On Nov. 14, 1965, soldiers from the 2nd Battalion, 7th Cavalry, loaded onto helicopters and flew to a remote patch of ground in the Ia Drang Valley of South Vietnam’s central highlands. Within an hour, they came under attack for the first time by North Vietnamese regulars, launching a four-day battle that killed hundreds of Americans, perhaps more than 1,000 Vietnamese and changed the course of the Vietnam War.
The Ia Drang Valley is where the U.S. truly went to war.
After years of advising the South Vietnamese against the communist North, and months of chasing black-clad guerrillas, a large formation of American troops faced well-trained, well-equipped regulars of the People’s Army of Vietnam. The North Vietnamese enjoyed numerical superiority in the valley. Unlike Viet Cong guerrillas, the northerners were prepared to stand and fight.
“It had been a small undeclared war mainly fought by South Vietnamese troops with a few U.S. advisers in the mix, sometimes on the ground, sometimes in helicopters,” said Andrew Wiest, a history professor at the University of Southern Mississippi and the founding director of its Dale Center for the Study of War and Society.
“It was much bigger than what we had seen before against a much more tenacious enemy,” Wiest said of the battle. “The largely (North Vietnamese Army) units we ran into, they were interested in staying and fighting.”
Fighting was so intense that a battalion commander, Lt. Col. Hal Moore, reported finding a dead American “with his hands at the throat” of a dead North Vietnamese soldier. Three U.S. soldiers were awarded the Medal of Honor for bravery during the battle.
Mindful of the effects of propaganda, each side declared victory. Moore considered the outcome a draw.
By whatever measure, the chaotic, bloody Battle of the Ia Drang Valley set the tone for the rest of war.
To the Americans, the battle validated their new “airmobile” strategy — using helicopters to move troops quickly into remote jungle areas often without roads and inflict heavy casualties by airpower and artillery.
The outcome convinced the North Vietnamese that they could reduce the threat of U.S. firepower by engaging the Americans at close quarters where U.S. airstrikes would prove risky and then melt away into the jungle or across the border into sanctuaries in Cambodia.
Each side realized it was fighting a war of attrition. The only question was which side could outlast the other.
The battle was part of a campaign for control of the strategic central highlands, which divided South Vietnam north to south. Controlling the central highlands would enable the North Vietnamese to cut the south in two and separate South Vietnam’s northern cities of Hue and Da Nang from the capital Saigon to the south.
A month before the Ia Drang operation, North Vietnamese regulars attacked a U.S. Special Forces base at Plei Me, hoping to lure the ineffectual South Vietnamese army out of its base at the provincial capital Pleiku and destroy it. U.S. airpower lifted the siege and drove back the North Vietnamese.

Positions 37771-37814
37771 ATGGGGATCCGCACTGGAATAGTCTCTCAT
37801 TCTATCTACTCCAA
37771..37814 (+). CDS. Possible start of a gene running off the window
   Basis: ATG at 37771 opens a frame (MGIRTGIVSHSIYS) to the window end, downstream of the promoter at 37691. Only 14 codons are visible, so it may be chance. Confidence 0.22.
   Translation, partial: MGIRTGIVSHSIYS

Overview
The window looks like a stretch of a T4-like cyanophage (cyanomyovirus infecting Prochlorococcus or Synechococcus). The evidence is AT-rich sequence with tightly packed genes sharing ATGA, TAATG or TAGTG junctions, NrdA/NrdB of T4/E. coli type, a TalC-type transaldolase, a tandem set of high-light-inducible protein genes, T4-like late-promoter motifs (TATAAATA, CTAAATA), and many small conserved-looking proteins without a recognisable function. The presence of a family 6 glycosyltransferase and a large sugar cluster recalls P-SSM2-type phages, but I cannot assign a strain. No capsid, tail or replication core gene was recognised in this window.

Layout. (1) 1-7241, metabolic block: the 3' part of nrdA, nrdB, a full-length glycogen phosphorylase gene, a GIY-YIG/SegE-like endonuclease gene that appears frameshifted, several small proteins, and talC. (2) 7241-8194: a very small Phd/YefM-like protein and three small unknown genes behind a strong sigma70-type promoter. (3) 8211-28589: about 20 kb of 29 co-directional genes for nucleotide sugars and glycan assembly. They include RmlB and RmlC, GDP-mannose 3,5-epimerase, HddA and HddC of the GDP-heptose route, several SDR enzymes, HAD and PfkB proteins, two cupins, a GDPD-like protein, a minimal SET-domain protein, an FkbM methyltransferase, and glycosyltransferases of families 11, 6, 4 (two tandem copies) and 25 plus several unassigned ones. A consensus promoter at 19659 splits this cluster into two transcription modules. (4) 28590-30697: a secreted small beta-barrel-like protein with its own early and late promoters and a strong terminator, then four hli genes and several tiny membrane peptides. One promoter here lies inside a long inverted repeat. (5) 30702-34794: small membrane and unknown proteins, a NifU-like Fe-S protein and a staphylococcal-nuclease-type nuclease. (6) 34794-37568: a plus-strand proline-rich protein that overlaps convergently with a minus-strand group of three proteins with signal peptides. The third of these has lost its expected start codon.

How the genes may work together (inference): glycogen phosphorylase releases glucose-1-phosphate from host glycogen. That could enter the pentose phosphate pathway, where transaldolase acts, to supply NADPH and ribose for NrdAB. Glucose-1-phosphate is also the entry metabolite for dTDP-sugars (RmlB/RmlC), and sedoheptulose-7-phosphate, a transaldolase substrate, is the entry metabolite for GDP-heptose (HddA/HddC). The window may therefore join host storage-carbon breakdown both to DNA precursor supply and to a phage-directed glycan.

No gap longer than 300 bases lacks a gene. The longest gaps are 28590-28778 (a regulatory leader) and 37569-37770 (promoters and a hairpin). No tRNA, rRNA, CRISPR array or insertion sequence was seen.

Lacking confidence in the South Vietnamese, Gen. William C. Westmoreland ordered the U.S. 1st Cavalry Division, which had been in country about a month, to pursue the enemy, using newly minted airmobile tactics. Moore and his 450-man 1st Battalion, 7th Cavalry, flew into Landing Zone X-Ray at the base of the Chu Pong Mountain west of Plei Me and miles from the Cambodian border.
U.S. intelligence knew that North Vietnamese regulars — probably a single regiment — were in the area. Shortly after landing, a U.S. patrol captured an unarmed North Vietnamese deserter who told them that three regiments, roughly an entire division, were hiding in the nearby mountain.
About 40 minutes later, North Vietnamese launched their attack, hiding in the tall elephant grass and in stands of trees. A U.S. platoon was lured into a trap and surrounded, holding off repeated North Vietnamese attacks despite the death of the platoon leader and several non-commissioned officers.
After two days of intense North Vietnamese attacks and mounting casualties, Moore radioed the code word “Broken Arrow,” calling for all available aircraft to rescue an American unit about to be overrun. The airstrike broke the North Vietnamese siege and enabled reinforcements to reach the LZ.
Moore and his battalion were evacuated the next day, Nov. 17. A fresh unit, the 2nd Battalion, 7th Cavalry, was ordered to march from LZ X-Ray to LZ Albany a few miles away.
Shortly after the battalion set out, the North Vietnamese sprang a massive ambush. Nearly 70 percent of the battalion’s soldiers were killed or wounded before airstrikes, artillery and reinforcements drove the North Vietnamese into nearby Cambodia. It would remain the U.S. military’s single bloodiest day in Vietnam through the entire war.
Among the survivors of the ambush was 1st Lt. Rick Rescorla, a platoon leader who died Sept. 11, 2001, rescuing people from the World Trade Center’s south tower until it crashed around him.
The North Vietnamese regulars and Viet Cong guerrillas absorbed even higher casualties from better-equipped American troops on the ground as well as helicopter gunships and B-52s raining bombs, bullets and napalm.